So when he finds a cryptic pair of scrawls in a coffee-shop bathroom that sound like they're from a girl or young woman being held captive, his inner clock starts ticking: If he couldn't save Ruth Verne's son, can he at least rescue someone else's daughter?

Of course it's more complicated than that, and more horrifying, too, as Jones digs into the worst corners of his city on the hunt for the young victim who's asked for help. 

And he can't get away from what the young women's former foster mom says to him:

Norah wiped away her tears with the back of her hand. "You're not here for her. You're here for you."

"Yes," Jones said.

"You're here for hope."

Jones nodded.

Norah took two fists of his coat. "I don't care if you're not here for her. I don't care, because you think you can bring her back. She's still out there and you think you can bring her back. Please—please bring her back to me."

"I'll try."

"Do better than that. Promise me."

Jones gently took hold of Norah's hands and pulled her fists away from his chest. "This world hates promises. All I can do is try."

Knowles leavens the plot by including some unforgettable characters, from the barista willing to pitch in, to an aging reprobate doing his best to cast off his daughter's efforts to make him go straight. RUNNING FROM THE DEAD swerves back and forth between emotion and action, with tight twists of plot and highly satisfying surprises. 

It may have taken a while to get hold of a Mike Knowles crime novel—but now I'll be watching hard for more. And by the way, if you need a comparable to think about ... think Travis McGee, but even better.

PS: Looking for more mystery reviews, from cozy to very dark? Browse the Kingdom Books mysteries review blog here.

Sunday, November 01, 2020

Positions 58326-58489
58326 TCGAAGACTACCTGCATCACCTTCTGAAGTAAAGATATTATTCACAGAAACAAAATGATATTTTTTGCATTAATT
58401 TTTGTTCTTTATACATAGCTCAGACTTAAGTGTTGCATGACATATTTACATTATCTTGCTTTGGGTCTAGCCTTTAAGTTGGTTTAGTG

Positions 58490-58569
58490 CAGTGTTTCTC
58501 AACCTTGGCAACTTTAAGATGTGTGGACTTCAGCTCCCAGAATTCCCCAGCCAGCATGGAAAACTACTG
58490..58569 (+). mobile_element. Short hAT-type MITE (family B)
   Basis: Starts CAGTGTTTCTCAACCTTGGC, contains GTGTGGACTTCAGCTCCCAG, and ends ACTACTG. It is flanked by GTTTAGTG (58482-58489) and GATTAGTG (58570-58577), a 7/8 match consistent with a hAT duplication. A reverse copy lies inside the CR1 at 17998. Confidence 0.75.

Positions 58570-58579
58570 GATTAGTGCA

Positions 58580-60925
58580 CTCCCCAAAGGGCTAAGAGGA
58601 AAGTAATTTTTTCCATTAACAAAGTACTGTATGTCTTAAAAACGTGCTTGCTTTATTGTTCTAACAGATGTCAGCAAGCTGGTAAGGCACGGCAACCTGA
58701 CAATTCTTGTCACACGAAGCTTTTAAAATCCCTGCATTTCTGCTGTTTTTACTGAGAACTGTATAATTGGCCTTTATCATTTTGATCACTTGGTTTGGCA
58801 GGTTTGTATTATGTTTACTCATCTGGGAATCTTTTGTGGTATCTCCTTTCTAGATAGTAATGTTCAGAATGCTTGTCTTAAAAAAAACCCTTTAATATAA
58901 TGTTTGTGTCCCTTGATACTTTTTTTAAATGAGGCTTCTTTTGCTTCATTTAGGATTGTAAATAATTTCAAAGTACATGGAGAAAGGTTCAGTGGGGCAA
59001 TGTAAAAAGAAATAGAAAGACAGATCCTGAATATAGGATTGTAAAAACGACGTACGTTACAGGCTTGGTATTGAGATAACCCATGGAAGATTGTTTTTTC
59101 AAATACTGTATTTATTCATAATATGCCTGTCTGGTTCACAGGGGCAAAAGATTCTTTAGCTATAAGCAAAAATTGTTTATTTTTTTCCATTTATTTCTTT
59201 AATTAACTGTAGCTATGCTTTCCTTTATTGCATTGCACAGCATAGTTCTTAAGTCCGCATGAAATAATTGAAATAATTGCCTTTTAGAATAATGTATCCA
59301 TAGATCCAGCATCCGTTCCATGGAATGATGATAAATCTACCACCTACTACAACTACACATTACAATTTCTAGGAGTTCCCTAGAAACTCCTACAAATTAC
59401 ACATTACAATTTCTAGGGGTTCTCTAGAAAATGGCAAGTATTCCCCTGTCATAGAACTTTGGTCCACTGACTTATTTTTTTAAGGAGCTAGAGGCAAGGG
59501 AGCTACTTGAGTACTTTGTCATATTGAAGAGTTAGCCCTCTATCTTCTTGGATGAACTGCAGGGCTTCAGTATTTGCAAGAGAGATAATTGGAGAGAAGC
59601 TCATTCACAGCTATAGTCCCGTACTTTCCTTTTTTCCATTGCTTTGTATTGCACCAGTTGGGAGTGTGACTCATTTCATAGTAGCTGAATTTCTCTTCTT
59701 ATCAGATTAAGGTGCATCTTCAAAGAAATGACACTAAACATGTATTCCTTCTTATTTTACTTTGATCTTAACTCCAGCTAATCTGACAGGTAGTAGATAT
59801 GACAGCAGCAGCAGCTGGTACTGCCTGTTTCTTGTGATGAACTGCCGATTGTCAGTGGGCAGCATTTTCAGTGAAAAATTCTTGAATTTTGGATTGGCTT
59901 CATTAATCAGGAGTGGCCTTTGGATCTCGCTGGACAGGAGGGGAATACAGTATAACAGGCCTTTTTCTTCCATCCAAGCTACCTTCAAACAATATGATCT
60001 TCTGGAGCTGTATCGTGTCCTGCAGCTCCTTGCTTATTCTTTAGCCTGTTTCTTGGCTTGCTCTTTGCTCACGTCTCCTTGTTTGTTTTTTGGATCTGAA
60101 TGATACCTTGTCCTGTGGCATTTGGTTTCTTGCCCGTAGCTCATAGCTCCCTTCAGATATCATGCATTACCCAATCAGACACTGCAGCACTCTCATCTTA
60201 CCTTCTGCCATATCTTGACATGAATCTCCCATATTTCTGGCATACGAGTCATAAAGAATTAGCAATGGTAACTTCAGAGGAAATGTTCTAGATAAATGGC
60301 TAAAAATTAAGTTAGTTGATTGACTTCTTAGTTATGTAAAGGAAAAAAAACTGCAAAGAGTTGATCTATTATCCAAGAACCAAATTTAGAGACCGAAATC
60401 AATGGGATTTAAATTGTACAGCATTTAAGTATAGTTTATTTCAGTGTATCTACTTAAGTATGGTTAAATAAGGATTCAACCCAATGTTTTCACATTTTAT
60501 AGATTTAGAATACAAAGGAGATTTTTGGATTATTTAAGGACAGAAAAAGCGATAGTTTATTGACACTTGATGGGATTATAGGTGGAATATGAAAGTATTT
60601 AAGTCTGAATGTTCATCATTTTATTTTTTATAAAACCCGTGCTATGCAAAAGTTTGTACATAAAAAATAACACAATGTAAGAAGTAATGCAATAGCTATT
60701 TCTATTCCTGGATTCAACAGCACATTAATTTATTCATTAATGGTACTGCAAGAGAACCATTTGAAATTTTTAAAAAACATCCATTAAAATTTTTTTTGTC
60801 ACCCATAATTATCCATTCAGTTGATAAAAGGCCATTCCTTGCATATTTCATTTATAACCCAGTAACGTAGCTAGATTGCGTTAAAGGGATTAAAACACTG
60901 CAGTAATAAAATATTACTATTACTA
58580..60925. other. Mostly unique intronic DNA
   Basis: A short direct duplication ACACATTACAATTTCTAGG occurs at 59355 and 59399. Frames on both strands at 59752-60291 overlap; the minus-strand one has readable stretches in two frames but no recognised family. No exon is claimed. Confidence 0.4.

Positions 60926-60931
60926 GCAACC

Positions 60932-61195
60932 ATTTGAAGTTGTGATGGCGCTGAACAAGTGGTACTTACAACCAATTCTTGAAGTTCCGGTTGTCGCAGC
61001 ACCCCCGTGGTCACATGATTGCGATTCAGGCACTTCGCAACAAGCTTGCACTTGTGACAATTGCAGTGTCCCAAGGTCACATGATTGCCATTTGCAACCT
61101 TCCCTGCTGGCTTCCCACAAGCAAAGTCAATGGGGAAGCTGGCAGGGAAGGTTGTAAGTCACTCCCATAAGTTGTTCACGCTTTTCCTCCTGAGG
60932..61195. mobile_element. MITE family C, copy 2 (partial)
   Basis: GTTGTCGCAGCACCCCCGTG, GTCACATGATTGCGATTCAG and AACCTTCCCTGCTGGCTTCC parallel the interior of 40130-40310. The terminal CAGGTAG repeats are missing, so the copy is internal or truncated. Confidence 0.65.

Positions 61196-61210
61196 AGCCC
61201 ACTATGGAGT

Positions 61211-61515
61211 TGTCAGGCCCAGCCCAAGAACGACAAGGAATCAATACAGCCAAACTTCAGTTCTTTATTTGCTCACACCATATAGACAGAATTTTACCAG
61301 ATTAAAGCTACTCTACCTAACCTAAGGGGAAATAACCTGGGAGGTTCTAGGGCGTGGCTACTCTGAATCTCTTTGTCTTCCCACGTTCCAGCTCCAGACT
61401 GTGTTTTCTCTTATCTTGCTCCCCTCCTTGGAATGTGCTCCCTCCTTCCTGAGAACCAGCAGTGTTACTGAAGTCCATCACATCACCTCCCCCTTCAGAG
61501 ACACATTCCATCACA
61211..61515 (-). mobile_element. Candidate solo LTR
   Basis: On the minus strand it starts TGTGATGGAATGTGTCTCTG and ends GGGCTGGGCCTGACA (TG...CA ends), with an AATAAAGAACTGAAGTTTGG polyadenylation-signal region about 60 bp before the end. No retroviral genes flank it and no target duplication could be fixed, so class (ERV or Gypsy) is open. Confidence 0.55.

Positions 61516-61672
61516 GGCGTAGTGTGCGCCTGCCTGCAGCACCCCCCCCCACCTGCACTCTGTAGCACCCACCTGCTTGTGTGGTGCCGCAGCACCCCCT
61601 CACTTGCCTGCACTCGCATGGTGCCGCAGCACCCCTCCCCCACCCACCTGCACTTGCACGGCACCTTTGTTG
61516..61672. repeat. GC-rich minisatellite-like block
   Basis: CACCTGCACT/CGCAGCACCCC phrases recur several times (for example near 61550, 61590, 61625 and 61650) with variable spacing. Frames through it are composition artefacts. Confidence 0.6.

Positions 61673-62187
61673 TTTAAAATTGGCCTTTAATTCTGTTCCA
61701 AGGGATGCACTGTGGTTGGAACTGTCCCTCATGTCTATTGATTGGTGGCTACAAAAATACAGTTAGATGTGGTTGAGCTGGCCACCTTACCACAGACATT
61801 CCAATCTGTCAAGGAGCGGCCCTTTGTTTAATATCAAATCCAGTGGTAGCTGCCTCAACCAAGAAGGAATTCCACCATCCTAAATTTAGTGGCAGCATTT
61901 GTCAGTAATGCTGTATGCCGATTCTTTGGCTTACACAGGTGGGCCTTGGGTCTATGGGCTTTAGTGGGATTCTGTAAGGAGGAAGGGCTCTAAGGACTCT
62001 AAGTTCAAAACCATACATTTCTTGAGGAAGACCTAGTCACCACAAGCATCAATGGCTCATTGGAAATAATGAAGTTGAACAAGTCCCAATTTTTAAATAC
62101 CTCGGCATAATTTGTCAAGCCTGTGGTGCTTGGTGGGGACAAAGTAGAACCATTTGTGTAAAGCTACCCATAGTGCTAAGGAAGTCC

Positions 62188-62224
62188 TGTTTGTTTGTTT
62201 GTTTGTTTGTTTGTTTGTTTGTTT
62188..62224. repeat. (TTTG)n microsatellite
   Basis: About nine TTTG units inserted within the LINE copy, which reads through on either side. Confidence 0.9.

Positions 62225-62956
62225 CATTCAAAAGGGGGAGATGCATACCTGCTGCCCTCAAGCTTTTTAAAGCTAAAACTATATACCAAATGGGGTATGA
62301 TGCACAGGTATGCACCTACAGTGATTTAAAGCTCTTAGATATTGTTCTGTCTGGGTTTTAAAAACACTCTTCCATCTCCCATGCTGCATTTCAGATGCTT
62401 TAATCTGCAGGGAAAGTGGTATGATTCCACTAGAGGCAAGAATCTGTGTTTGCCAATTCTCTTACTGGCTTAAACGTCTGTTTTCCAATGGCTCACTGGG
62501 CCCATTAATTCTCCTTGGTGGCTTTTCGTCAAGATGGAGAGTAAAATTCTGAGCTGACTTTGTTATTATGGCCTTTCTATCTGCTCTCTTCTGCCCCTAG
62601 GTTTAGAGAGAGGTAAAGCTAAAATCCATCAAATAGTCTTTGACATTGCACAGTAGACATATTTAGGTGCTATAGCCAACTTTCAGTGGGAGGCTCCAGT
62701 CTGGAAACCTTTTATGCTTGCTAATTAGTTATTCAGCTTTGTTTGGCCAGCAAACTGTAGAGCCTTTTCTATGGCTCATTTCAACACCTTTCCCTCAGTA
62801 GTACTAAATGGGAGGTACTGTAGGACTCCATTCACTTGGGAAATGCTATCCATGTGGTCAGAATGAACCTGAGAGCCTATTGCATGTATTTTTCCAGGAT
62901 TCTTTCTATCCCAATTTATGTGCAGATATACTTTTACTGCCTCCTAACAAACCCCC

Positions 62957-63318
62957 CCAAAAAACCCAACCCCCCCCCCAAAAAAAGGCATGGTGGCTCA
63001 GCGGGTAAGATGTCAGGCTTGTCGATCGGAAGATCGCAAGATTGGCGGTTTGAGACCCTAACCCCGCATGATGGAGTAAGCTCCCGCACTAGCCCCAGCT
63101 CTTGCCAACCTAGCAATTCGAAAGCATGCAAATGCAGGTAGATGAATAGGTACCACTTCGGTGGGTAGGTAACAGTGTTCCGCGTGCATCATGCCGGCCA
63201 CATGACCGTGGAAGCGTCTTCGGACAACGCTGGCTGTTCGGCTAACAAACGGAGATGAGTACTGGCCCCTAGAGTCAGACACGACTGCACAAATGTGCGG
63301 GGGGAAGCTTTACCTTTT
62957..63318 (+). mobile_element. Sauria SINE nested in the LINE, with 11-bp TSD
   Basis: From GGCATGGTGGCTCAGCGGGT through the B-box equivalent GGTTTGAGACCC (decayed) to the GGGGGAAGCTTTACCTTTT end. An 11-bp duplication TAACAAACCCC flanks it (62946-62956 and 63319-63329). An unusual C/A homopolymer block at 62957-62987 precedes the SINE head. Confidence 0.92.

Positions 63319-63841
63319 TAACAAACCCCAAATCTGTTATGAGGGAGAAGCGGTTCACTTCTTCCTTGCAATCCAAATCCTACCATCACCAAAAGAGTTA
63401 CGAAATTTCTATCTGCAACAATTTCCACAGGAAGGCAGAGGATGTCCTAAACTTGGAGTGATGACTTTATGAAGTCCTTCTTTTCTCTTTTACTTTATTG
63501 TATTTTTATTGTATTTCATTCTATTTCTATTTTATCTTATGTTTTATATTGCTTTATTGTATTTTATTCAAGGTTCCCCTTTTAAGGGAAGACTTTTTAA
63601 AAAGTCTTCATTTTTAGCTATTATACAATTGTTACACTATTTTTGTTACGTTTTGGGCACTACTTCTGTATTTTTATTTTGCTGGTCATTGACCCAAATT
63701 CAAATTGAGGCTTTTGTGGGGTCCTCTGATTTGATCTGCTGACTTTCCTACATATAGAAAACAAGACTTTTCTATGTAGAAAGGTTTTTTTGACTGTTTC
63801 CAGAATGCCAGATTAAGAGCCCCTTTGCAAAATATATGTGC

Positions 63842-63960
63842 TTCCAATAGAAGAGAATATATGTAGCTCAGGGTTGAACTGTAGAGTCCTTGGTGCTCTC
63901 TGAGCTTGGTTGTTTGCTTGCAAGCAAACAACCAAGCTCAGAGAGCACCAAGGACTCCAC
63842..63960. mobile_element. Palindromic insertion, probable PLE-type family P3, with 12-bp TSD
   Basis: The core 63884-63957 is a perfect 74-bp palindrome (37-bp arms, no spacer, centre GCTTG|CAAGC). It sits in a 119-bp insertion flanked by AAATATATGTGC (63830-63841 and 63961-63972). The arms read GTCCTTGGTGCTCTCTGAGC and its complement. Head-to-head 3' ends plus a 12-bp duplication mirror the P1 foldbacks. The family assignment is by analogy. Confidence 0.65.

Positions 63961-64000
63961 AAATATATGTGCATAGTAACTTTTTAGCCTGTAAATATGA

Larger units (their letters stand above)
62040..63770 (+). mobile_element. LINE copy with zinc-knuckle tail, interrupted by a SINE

Stuart Woods Reinvents James Bond in SHAKEUP


 [Originally published at New York Journal of Books]

“Woods provides a lively romp of a book, but it’s built for entertainment, not solving puzzles. Pick up a copy to update your sense of why James Bond was and is adored.”

The newest Stone Barrington mystery from Stuart Woods, Shakeup, offers a lively fantasy world of being rich, attractive, and surrounded by great friends and wonderful lovers. Add a touch of crime and investigation, and you have a perfect luxurious visit to a New York City version of Bond—James Bond.

Spoiler alert in terms of earlier books in the series: Stone’s longtime and delightful lover Holly Barker has indeed reached the US Presidency, so Shakeup opens with the Inauguration. Of course, Stone’s not obvious about his relationship with Holly in public, but he’s there for the big event, witnessing (in his world) the second woman to  step into the top US leadership role. It’s all good, including the warmth between Stone and Holly, and the civilized game plan of neither person being sexually exclusive when the other one’s not in town.

The tough part begins when Stone returns to his hotel suite and finds a newly dead woman on the floor in front of him.

Good thing Dino Bacchetti is both Stone’s suitemate and able to directly call in the chief of the DC police, Deborah Myers. Dino is also Stone’s former partner from their New York Police Department days. That means he’s one of the few that Stone can entirely trust, as the victim’s identity and the several individuals with motive to frame Stone become clear.